The option -w defines in milliseconds how long ping (Microsoft documentation) waits for an echo on the request. It does not define the time between two successful requests. Therefore this option can't be used to fine tune the delay on pinging the IP address as this request is successful in less than 1 millisecond and value of option -w does not matter.
So for a delay in milliseconds instead of seconds it is necessary to ping an IP address which is definitely or at least most likely not reachable and which is not routed via networks because of being a private network address according to RFC 6761.
An example is:
%SystemRoot%\System32\ping.exe -n 1 -w 1500
The IPv4 address range from to is for private networks. The highest address in this network is the broadcast address and is not used for devices. It is common to configure a router with local area network broadcast address minus 1 which means could be assigned to a router in case of current computer is part of this private network. And other devices in a LAN get assigned usually the IPv4 addresses from lowest address plus 1 upwards. Therefore for IPv4 network the IP address is most likely not assigned to any device which would respond on the echo request of PING.
Well, the milliseconds delay is not very accurate. But is it really important on execution of a batch file to wait exactly 1500 ms?
Note 2: This approach does not work if the computer on which the batch file is running is currently not connected to any network. Without any network connection each echo request is always immediately terminated and PING outputs for each echo request the error message:
PING: transmit failed. General failure.
The general failure is no network (connection) present at all and therefore only echo requests to local loopback adapter work.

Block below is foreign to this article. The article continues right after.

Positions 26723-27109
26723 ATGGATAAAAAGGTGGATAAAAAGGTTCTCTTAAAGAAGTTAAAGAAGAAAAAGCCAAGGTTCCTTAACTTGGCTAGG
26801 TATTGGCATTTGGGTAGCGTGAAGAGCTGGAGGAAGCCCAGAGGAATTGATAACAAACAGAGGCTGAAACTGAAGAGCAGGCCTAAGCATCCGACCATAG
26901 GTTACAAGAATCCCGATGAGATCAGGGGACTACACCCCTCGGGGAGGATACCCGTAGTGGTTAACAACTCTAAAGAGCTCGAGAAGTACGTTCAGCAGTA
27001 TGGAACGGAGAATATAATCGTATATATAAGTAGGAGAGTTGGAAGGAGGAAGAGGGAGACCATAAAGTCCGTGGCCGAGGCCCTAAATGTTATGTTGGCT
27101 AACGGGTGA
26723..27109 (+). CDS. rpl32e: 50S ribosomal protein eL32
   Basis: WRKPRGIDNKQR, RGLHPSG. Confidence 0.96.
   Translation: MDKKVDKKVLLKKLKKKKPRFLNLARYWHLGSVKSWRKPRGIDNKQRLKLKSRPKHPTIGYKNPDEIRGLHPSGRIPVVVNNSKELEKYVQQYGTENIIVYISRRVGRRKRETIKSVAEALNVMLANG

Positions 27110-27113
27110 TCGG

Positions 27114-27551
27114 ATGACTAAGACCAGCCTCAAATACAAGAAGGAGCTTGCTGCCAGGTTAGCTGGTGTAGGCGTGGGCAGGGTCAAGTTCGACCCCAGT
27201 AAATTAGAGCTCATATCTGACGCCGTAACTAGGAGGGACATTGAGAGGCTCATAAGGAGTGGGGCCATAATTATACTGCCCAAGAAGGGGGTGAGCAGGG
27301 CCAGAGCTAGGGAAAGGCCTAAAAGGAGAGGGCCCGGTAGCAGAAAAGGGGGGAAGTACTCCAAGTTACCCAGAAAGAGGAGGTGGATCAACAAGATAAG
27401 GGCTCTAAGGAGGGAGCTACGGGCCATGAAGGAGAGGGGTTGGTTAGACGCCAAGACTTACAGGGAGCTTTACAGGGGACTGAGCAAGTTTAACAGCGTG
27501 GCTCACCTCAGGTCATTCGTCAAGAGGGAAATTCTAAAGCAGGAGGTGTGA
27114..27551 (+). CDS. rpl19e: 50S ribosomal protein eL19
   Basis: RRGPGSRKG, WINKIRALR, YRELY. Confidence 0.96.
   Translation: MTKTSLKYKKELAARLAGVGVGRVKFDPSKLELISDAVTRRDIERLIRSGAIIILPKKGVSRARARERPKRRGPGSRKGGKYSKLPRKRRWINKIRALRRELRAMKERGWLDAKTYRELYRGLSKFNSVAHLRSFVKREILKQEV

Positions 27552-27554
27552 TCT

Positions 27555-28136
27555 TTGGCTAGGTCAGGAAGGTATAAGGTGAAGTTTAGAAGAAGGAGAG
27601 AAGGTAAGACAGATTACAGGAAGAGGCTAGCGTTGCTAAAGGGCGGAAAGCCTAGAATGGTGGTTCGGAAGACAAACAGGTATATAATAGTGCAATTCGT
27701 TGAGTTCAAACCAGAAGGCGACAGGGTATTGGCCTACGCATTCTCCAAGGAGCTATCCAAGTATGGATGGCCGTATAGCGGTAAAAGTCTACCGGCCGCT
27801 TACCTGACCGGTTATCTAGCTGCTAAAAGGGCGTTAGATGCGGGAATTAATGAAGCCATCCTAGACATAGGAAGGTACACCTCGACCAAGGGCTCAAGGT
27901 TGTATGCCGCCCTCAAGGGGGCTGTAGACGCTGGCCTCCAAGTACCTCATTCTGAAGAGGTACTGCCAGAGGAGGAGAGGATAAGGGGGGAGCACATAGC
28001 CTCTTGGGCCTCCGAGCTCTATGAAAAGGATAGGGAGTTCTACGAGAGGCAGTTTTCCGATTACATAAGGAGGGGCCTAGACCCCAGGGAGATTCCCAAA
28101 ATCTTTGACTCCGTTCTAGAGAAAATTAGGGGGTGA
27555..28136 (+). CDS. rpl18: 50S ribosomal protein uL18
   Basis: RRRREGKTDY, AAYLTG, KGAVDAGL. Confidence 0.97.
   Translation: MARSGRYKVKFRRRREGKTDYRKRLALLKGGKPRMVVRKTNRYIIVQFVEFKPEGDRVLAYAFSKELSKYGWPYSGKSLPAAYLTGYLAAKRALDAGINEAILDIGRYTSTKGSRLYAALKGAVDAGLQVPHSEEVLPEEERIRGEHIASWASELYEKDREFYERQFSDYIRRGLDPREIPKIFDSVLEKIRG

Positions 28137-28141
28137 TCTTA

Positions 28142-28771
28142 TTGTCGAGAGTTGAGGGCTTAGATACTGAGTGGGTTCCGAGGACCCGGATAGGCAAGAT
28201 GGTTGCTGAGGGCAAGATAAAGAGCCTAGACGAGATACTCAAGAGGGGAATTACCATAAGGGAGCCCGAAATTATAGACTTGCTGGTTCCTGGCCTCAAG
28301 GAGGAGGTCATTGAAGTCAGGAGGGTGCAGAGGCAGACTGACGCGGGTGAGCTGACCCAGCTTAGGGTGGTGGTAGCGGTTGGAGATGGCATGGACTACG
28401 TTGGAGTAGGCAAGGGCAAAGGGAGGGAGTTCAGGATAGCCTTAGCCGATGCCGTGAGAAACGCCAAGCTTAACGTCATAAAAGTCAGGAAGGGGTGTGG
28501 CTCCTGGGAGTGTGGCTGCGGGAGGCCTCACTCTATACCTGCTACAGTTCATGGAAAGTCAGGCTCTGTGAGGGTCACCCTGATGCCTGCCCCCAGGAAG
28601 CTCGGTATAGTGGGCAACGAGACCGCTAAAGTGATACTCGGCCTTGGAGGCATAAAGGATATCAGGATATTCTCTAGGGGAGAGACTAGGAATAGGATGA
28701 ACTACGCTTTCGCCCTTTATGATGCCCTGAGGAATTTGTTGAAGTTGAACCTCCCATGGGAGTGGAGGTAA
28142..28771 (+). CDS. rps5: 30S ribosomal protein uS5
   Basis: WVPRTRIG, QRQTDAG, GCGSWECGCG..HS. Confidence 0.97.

Unfourtanelty, #thx1138v2's solution only delays 0.04 seconds on my machine. Therefore, I've modified his solution to make it more accurate.
ping -n 1 -w 1500 >nul
1500 stands for 1500 milliseconds, which is 1.5 seconds.
ping is inaccurate when pinging a small amount of time, see this table:
Milliseconds In Code | Actual Waited Time
1500 | 1.24 seconds - 1240 milliseconds
1600 | 1.34 seconds - 1360 milliseconds
1700 | 1.52 seconds - 1520 milliseconds
As you can see, 1700 ms's wait time is much precise than 1500 ms, so you may need to consider some extra milliseconds.
Note: ping only supports delay more than 99 milliseconds
-n is the (n)umber of times to ping, not the amount of time to wait. You can't ping 1.5 times.
-w is the time to (w)ait on each ping in milliseconds. To pause 1.5 seconds would be
ping -n 3 -w 500
If there is a web site set up on the machine running the batch file the ping will find it as localhost and the timeout will not apply. The timeout only applies to failed requests. It is better to ping for a delay.
ping -n 3 -w 500

Increasing Solr5 time out from 30 seconds while starting solr